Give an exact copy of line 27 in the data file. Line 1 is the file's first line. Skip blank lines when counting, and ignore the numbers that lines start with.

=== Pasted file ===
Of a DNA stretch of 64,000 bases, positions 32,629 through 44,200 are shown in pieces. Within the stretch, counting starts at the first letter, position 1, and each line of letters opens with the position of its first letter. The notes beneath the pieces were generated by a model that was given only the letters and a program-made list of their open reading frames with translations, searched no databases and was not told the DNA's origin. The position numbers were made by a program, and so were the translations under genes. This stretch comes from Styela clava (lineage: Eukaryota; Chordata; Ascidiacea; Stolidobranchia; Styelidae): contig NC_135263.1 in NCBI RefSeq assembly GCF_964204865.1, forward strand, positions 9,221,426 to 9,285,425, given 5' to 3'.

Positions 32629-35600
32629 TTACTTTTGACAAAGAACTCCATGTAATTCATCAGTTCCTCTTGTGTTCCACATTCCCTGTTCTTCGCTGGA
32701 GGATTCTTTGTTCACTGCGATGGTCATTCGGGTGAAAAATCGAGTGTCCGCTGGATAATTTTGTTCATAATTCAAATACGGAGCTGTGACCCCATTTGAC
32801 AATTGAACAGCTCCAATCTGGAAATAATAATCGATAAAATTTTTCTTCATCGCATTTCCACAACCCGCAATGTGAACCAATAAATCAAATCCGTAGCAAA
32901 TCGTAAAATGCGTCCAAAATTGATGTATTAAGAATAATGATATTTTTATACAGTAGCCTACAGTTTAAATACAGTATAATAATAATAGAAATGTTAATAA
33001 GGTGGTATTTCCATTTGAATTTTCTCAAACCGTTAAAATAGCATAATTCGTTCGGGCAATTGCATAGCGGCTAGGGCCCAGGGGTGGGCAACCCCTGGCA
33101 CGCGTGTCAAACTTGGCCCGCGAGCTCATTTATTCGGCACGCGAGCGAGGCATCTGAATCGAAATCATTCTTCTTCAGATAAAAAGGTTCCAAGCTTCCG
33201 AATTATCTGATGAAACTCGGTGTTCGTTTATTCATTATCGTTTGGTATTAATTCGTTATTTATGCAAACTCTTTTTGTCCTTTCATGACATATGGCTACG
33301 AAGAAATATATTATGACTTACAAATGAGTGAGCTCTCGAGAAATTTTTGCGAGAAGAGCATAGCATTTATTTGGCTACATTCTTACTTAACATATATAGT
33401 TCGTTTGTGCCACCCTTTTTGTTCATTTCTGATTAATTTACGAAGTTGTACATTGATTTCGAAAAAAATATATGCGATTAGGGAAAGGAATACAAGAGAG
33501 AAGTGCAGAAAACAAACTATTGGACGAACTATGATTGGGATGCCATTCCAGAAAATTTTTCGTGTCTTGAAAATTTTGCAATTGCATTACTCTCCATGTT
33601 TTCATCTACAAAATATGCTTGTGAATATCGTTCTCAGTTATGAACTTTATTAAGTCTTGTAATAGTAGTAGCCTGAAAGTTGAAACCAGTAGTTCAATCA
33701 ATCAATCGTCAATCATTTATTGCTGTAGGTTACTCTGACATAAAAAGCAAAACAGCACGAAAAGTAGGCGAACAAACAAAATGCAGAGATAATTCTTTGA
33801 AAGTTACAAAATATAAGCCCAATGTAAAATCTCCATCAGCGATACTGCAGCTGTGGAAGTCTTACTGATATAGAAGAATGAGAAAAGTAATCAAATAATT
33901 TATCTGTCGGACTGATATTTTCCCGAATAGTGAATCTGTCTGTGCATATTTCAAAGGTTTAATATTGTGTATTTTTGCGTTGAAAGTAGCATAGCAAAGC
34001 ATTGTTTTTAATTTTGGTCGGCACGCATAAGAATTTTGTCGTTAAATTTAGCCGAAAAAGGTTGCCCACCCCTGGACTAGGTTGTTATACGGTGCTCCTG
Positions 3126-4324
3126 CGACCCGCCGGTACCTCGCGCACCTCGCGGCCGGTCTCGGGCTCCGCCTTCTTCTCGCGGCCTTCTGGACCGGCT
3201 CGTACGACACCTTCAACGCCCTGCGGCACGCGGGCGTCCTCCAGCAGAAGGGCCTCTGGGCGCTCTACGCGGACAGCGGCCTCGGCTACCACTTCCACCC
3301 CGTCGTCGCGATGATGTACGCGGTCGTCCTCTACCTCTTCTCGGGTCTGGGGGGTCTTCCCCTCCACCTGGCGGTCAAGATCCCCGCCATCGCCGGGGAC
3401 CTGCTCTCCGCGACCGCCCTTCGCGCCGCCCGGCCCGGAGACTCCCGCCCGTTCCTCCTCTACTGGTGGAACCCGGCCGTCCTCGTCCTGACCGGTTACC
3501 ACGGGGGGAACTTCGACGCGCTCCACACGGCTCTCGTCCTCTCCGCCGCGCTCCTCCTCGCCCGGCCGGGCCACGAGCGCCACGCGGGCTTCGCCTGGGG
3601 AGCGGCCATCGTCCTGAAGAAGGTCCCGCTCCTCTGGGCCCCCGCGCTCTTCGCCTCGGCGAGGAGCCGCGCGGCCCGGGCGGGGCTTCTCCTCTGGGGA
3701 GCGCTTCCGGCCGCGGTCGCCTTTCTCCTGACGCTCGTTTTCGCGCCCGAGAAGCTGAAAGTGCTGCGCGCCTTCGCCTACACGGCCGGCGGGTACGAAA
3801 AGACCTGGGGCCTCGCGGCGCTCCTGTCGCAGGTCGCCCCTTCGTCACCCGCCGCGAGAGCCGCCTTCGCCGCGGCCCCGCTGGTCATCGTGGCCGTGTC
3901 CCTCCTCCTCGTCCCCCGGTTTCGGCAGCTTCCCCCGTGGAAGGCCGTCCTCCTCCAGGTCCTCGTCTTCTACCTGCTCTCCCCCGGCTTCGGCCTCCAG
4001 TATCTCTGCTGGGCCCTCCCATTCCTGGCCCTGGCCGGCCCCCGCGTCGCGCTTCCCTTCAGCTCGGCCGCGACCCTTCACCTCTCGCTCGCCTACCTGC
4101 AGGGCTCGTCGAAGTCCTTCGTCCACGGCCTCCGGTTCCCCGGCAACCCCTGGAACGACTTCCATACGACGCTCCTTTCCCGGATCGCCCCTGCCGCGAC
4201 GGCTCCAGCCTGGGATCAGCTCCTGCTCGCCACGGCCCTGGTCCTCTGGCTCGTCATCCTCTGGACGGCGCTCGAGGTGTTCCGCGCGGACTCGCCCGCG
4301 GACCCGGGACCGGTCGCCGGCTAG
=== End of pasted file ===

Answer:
3901 CCTCCTCCTCGTCCCCCGGTTTCGGCAGCTTCCCCCGTGGAAGGCCGTCCTCCTCCAGGTCCTCGTCTTCTACCTGCTCTCCCCCGGCTTCGGCCTCCAG